Minn-Dak Farmers Co-op of Wahpeton, North Dakota held its annual meeting this week at the Fargo Holiday Inn.
FARGO, N.D. — Minn-Dak Farmers Cooperative of Wahpeton, N.D., notched its 45th annual meeting at the Fargo Holiday Inn, celebrating another big crop and payments at profitable levels.
Kurt Wickstrom, Minn-Dak Farmers Cooperative president and CEO, announced $32.50 per ton as an initial payment, "which we hope is conservative," he said. That's "not a great number" but a "pretty significant improvement" over last year, which was bedeviled by processing difficulties.
The co-op's 2017 crop averaged 32.3 tons per harvested acre, compared to 2016 at 32.4 tons. The company reduced planted acres by 17 percent and growers still were asked to leave 5 percent of their beets in the field unharvested.
Growers harvested 30.6 tons per planted acre (with non-harvested acres taken out). The initial payment is designed to produce $1,000 per acre in profits, which should help carry the load when corn and soybean prices are low, he said.
"Quite honestly, they need it," Wickstrom said, noting that grower costs have increased over the years.
Shareholders delivered 2.91 million tons, which is at the outer edge, at 17 percent sugar content, versus 15.7 percent in 2016, and purity at 89.4 percent compared to 88 percent in 2016. The co-op expects to process beets "right until the end of May" in 2018.
"The improvement in sugar content and quality is likely due to the intensive cercospora leaf spot management by growers," he said. The delivered sugar increased 1.25 percentage points because of better disease control. Most growers sprayed four or five times or more.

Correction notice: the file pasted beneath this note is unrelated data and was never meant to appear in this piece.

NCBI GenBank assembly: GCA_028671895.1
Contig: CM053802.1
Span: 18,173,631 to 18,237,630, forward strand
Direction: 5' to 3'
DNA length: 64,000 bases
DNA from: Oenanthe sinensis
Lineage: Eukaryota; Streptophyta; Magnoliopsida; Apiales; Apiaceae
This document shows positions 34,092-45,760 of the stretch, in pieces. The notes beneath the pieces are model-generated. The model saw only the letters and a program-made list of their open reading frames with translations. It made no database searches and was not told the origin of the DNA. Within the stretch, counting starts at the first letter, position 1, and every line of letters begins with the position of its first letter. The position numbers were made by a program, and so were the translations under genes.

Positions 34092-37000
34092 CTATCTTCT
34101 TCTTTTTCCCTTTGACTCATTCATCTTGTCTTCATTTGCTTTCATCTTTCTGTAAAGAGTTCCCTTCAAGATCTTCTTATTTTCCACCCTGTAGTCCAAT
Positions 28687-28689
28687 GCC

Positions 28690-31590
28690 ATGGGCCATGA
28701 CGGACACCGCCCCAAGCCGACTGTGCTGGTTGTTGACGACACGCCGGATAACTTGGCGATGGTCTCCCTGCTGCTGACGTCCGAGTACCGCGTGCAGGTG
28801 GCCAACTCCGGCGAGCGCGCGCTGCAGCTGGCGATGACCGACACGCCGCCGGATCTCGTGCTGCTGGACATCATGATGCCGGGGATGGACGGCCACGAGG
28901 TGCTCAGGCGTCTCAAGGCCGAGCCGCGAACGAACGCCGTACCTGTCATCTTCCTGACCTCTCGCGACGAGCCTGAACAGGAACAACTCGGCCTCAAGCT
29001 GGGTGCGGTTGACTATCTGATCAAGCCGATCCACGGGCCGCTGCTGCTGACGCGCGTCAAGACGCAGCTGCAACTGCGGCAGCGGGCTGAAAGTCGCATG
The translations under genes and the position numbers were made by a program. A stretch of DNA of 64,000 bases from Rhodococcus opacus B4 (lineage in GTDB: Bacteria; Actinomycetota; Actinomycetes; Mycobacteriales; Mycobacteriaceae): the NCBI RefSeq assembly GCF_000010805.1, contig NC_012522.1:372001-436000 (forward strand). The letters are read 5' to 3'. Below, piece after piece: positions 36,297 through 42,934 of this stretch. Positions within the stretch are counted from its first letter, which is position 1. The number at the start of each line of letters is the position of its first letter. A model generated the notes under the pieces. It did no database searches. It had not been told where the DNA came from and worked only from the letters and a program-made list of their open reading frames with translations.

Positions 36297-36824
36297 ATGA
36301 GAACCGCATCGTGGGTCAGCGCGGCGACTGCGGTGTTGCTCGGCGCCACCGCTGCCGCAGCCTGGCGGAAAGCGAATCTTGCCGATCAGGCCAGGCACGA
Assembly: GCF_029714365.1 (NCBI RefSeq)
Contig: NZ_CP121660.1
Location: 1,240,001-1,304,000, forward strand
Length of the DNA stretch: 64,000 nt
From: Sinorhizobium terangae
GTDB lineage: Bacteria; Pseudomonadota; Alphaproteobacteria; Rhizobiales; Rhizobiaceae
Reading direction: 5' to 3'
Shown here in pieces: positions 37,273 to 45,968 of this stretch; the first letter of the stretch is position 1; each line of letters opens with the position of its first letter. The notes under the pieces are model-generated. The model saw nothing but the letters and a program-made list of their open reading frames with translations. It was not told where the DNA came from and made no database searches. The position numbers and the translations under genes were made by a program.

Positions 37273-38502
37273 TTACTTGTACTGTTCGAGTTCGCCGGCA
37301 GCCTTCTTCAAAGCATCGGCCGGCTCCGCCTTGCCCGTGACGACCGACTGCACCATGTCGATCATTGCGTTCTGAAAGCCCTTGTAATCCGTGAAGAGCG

This is the second year Minn-Dak has exported beet pulp pellets to China as a source for that country's growing dairy industry. Wickstrom discussed a "necessity" to find co-op efficiencies and at the grower level, "assuming soft market prices going forward."
Wickstrom said the co-op over the next several months will ask growers whether they'd accept a system that would incentivize them to produce higher recoverable sugar per ton.
"We can only process so many tons of beets," Wickstrom said. Growers can affect that in various ways, including nutrient management, variety selection and disease control.
Brent Davison of Tintah, Minn., stepped aside after serving 14 years on the board, including the past five as chairman. Davison's father, Earl, had served as the second board chairman at Minn-Dak, which was the first of the beet sugar companies established as a farmer-owned cooperative. Davison, 67, said his most important accomplishment was helping the board select a changeover in management to Wickstrom. He said he decided to step aside prior to reaching his 15-year maximum to make way for younger leaders.